Some art work is like poetry.
Of course, much isn’t – at least obviously. Many a huge oil painting is closer to drama – perhaps even better, opera. Most portraits are more or less representational, especially in pre-photographic times. Landscapes are records, as are Still Lifes…
But realising that all these may have emotion imbued or expressed, indeed that the very reason for painting or drawing is to offer a unique individual’s point of view, I appreciate that I’m arguing against myself.
Still, when pictures strive to be succinct and every line has to count, when a whole story is told with deceptive simplicity, when so much is expressed in a compressed form and when there’s an acute awareness of a sense of balance, harmony, even rhythm (I can’t pretend rhyme has a place in visual art) – well then they share much with poetry.
And none more so than Hans Holbein’s sequence of The Dance of Death.
41 tiny images – each no bigger than a match box – depict Death in the form of a skeleton, calling on all manner of people, from Kings, Emperors and the Pope himself through to a peddler, ploughman and little child.
Death assumes many moods ranging from haughty to humble, from satirical to seductive, from friendly to ferocious. He hands the Physician a flask of urine, helpfully plays the drum to help the Lady to dance, chats up the Empress, upstages the Preacher, pours the King another drink, helps himself to the Miser’s gold and sweetly fastens round the Countess’s neck a necklace (which happens to be made of little bones).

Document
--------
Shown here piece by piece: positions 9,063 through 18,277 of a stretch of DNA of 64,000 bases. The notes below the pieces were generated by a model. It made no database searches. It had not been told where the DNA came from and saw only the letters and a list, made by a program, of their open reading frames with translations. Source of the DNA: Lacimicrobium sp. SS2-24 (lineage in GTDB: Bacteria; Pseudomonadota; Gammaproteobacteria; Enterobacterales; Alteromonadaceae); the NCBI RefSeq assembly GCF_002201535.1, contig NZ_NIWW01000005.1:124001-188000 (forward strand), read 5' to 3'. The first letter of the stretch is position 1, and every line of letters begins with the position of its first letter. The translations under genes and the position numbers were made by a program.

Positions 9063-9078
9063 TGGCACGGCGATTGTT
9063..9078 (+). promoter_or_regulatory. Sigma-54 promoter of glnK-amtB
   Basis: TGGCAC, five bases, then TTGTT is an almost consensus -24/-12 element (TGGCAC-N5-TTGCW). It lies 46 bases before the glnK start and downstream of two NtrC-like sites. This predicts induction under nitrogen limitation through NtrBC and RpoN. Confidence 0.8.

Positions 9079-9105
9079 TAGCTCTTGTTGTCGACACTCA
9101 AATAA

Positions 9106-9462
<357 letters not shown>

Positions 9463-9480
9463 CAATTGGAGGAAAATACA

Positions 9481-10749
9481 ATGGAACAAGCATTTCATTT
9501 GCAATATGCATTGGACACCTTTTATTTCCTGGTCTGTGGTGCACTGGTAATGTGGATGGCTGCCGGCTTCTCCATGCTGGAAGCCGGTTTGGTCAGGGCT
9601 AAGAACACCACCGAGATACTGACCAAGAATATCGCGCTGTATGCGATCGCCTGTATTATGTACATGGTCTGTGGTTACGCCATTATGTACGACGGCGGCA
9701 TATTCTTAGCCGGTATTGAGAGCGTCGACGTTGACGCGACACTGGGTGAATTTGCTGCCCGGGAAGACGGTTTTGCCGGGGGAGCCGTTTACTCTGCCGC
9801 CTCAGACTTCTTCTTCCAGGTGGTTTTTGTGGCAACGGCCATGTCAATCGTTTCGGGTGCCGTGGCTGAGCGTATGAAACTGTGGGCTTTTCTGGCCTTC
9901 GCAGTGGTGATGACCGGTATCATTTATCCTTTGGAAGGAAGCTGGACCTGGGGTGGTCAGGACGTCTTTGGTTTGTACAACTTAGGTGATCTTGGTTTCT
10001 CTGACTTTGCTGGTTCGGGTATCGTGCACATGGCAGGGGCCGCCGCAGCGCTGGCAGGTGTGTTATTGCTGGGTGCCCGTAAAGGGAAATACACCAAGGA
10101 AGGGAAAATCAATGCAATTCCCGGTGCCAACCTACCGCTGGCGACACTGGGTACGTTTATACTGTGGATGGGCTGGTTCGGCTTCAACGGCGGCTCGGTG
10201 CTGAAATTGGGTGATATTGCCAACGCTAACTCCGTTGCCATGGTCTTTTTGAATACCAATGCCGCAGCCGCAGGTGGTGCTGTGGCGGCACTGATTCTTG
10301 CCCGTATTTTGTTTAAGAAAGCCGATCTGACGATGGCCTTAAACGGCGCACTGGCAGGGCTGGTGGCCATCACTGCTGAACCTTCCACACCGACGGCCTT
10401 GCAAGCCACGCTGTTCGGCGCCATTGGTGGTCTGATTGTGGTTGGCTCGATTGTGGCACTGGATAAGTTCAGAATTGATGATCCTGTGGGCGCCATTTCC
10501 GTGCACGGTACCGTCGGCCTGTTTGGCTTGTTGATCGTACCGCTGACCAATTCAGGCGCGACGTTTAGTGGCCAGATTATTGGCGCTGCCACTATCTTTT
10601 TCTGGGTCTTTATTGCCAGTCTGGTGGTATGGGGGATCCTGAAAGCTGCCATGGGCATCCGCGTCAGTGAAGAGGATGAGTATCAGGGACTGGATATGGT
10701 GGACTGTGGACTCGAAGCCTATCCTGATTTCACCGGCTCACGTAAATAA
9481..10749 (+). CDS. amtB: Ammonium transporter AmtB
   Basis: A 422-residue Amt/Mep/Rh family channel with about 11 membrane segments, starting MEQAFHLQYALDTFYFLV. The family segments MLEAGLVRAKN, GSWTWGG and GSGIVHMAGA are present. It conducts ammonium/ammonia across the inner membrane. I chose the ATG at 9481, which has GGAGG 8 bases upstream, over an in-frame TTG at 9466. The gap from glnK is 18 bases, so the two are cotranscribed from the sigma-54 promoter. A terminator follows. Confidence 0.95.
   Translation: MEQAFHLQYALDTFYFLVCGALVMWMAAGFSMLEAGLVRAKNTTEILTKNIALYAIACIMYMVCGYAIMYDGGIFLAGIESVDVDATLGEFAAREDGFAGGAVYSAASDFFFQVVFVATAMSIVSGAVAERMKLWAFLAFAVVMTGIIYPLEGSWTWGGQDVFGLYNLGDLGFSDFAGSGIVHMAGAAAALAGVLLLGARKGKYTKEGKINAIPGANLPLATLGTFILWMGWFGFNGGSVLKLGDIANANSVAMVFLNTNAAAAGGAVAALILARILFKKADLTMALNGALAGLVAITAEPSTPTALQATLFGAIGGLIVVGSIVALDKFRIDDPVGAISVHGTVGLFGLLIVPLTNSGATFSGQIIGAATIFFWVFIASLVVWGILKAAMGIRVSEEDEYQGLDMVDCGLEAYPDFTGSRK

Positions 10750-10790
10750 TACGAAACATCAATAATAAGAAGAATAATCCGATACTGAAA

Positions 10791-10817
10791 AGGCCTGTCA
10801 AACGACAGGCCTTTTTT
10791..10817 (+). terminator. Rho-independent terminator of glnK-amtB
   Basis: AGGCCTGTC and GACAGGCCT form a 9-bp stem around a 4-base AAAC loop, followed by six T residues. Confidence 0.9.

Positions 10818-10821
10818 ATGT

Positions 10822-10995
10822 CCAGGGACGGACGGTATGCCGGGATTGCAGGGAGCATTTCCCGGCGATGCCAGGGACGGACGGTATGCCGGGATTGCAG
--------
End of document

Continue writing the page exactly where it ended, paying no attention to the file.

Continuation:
So, like poetry, these miniature woodcuts encompass all human life – and death. Although cut in 1523-6, they have a poetic, Shakespearian universality and relevance.
My present choice shows an Old Man who’s given his hand to Death. Accompanied by music from Death, he chats quietly looking into the distance, quite oblivious to where his next step will lead him. It’s a companionable scene. But the clouds are scudding fast, the sands of time are running out in the tell-tale timer and the old chap is about to tumble into his open grave.
Unlike many of the images, Death’s expression is uncertain here: it might be kindly and considerate, deceptive, even mocking – resonating with poetry, there’s ambiguity.
Before I present my own little piece, I have to add a postscript.
It’s curious that Holbein (or perhaps it’s down to his engraver, another Hans, one Lutzelburger) had such relatively poor knowledge of the skeleton. I’d have thought that in the sixteenth century people would have seen human bones, so that Death’s shoulder, elbow, knee and ankle joints would have been more accurately drawn – not to mention the ulna, tibia and patella, which are all absent.
Not that such discrepancies matter much, for Holbein’s Death is a most convincing character. And maybe ‘Art’, like Poetry, has less need to be totally accurate, than powerful.
Step this way, Old Man – I’ll play
the unseen guide who leads you
gently by the wrist, Kind Death
conductor and accompanist
whose bony fingers pluck sweet sounds,
dancing on the dulcimer,
while you Old Man can only stumble
turning your heavy head aside
from what awaits, as clouds roll by –
whispering still of distant days
and long forgotten songs.
I have touched the last string now
and you have reached the final bar –
just one more step before the cadence
which precedes the silence.
The Old Man from Hans Holbein’s The Dance of Death 1523-5